No response provided.

Indemnity provisions typically provide that the seller shall hold harmless and indemnify the SPE from and against any damages, losses, claims, liabilities, costs and reasonably documented expenses incurred by the SPE in connection with any breach of obligations on the part of the seller of applicable laws or its obligations under the transaction agreements or relevant representations and warranties and covenants. The indemnity obligation in the servicing agreement usually extends to any failure by the servicer to comply with contractual terms regarding the transfer of collections to the SPE's bank account in due course.

No response provided.

The issuer (ie, the SPE) purchases the assets from the originator under the asset purchase agreement. The issuer therefore becomes the legal owner of the assets but typically delegates the servicing of the assets to the servicer, which is often identical to the seller/originator. In order to finance the purchase of the relevant portfolio of assets, the issuer issues ABS in the market that are usually unsecured but economically backed by assets held by the issuer.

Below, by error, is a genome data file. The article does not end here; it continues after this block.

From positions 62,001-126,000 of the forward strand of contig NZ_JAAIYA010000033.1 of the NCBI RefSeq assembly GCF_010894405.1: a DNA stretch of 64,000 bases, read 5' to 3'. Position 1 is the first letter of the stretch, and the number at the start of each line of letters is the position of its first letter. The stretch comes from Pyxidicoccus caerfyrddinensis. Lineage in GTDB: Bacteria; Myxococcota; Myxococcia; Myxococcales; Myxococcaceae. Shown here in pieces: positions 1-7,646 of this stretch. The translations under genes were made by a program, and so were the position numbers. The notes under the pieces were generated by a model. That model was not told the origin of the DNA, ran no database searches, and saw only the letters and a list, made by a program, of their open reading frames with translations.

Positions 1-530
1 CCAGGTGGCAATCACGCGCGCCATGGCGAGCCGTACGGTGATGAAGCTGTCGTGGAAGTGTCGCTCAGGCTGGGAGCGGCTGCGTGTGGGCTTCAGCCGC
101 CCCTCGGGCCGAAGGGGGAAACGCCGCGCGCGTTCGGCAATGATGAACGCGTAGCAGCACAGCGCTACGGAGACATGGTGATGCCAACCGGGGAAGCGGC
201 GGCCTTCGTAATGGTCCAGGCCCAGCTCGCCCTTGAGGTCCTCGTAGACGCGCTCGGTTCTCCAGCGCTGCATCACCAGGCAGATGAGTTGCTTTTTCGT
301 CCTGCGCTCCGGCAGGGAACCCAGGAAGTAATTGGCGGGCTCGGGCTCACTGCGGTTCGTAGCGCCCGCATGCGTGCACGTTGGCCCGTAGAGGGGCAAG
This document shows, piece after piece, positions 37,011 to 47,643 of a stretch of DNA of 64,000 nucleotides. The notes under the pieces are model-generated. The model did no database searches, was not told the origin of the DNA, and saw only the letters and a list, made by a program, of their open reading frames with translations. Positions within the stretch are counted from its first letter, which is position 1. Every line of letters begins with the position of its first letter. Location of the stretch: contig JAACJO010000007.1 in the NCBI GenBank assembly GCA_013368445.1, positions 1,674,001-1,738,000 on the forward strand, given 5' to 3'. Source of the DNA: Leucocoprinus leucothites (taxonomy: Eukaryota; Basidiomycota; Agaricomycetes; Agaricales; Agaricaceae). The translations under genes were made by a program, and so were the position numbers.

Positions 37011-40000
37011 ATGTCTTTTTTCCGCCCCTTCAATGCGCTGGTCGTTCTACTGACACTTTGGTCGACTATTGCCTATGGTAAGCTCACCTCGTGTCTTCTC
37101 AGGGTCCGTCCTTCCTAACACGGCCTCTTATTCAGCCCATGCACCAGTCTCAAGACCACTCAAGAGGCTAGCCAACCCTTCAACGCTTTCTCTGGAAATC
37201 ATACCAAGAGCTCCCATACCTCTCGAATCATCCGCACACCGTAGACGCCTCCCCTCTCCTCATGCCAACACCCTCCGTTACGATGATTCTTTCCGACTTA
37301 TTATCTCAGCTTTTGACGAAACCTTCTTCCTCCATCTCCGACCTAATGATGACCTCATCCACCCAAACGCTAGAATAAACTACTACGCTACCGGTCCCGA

As in other jurisdictions, the sponsor of an ABS transaction may be the originator (eg, the bank originating a loan portfolio), a parent company or any other group company responsible for managing the group's consolidated capital and liquidity situation.

In the case of a public offering of ABS, the notes are often placed in the market by one or more managers. The lead manager is typically involved in the structuring of the transactions and related discussions with rating agencies. Other, non-bank specialists may contribute to the structuring of the transaction without being involved in the underwriting.